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Treating Multiple Myeloma: Questions to Ask Your Doctor

Getting the right treatment starts with understanding your diagnosis.

If you’ve been diagnosed with multiple myeloma—a cancer of the plasma cell, which is a type of white blood cell made in the bone marrow—it’s important that you understand your diagnosis completely. 

“It is a really complicated disease,” says Adriana Rossi, MD, associate clinical director of the Myeloma Center at Weill Cornell Medicine and NewYork-Presbyterian. “Most physicians have a hard time understanding what [myeloma is].” 

For that reason, it’s also important to find the right myeloma treatment center and the right doctor so you can get your questions answered accurately.  “Multiple myeloma is still considered a rare disease, so I think it’s important to at least seek an option at a center that sees a lot of myeloma patients,” says Dr. Rossi. Here are more important steps to take after receiving a multiple myeloma diagnosis.

When you’ve found the right doctor, bring a list of questions to your appointment. “Usually the moment you sit in a doctor’s office, all your questions disappear,” says Dr. Rossi. “Bring a family member with you. Two pairs of ears are always better than one.”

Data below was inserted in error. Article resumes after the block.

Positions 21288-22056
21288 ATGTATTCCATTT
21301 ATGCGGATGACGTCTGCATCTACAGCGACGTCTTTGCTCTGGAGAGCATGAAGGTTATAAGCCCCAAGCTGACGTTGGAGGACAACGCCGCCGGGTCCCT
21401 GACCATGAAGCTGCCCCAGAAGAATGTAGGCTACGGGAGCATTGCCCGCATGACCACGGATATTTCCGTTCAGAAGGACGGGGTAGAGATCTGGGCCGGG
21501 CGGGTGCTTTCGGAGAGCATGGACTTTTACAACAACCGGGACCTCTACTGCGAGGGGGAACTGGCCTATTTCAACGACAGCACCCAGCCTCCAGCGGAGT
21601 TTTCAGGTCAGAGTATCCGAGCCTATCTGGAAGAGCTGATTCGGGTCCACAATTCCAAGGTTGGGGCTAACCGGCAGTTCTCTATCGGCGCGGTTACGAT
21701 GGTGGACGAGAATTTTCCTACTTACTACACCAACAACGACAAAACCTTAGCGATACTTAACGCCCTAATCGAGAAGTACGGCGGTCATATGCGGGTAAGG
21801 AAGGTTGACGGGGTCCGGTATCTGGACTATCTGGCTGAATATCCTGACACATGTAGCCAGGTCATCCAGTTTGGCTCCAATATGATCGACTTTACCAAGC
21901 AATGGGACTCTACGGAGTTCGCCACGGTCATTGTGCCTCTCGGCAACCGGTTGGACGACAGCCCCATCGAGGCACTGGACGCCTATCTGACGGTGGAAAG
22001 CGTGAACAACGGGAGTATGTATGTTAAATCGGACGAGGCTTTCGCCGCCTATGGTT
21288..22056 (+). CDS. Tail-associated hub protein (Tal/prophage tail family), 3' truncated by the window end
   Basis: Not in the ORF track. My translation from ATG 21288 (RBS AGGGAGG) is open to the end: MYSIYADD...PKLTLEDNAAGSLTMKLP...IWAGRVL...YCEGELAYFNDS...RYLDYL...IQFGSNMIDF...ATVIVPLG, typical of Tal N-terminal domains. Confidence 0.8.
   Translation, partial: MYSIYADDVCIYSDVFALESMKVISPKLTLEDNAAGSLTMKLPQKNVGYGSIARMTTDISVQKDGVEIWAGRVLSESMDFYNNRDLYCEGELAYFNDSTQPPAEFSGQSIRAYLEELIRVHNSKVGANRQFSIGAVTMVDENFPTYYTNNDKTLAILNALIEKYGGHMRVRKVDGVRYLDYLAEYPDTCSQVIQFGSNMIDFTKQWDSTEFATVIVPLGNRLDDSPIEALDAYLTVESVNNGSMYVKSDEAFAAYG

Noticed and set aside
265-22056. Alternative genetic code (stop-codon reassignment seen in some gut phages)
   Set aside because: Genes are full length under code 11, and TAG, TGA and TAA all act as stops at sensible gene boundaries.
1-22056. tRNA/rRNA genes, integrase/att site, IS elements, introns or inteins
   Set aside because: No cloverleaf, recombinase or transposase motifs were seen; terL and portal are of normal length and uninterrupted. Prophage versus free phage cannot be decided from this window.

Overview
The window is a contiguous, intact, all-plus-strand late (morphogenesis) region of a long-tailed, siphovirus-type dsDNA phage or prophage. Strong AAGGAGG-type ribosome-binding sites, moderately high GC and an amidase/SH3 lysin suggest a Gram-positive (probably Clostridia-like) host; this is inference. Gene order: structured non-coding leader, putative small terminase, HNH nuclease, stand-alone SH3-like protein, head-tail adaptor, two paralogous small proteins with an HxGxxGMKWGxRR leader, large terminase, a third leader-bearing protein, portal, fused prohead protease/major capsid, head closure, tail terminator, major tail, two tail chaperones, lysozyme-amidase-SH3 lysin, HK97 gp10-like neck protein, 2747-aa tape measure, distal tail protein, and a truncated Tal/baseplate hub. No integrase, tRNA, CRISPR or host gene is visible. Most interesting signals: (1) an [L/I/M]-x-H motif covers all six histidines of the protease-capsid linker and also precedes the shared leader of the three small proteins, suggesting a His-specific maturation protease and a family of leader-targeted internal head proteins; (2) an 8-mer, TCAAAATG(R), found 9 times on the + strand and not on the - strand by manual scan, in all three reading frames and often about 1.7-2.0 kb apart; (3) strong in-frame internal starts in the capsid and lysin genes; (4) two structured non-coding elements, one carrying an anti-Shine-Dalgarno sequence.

Sample questions to ask your doctor include:

  • What kind of myeloma do I have?

  • What stage is the myeloma? 

  • What symptoms can I expect? 

  • What’s your recommended treatment plan and why?

  • What side effects can I expect?

  • How can I avoid complications? 

When you ask your questions, write down the answers, and repeat them back to your doctor. “I think as physicians we think we’ve done a good job of explaining, but until you really understand it, we haven’t done our job,” says Dr. Rossi. “So ask questions until it makes sense to you.” 

Learn more about how you can better understand your diagnosis and treatment plan

During your treatment, be sure to keep your doctor in the loop about side effects, and don’t be afraid to ask more questions. It’s very important to have good communication with your doctor, especially during the first cycle of a treatment plan, says Dr. Rossi. “[If] a treatment either stops working or has side effects that the patient finds intolerable, that’s a reason for us to find a new line of therapy,” she says. 

“If we don’t know [that] you’re having a symptom or you’re having a hard time with a medication, we can’t do anything about it,” says Dr. Rossi. “Often there are different options for treatment.” 

Adriana Rossi, MD

This video features Adriana Rossi, MD. Adriana Rossi, MD, is the Associate Clinical Director of the Myeloma Center at Weill Cornell Medicine and NewYork-Presbyterian.

Duration: 1:43. Last Updated On: June 26, 2019, 5:25 p.m.
Reviewed by: Preeti Parikh, MD . Review date: June 26, 2019
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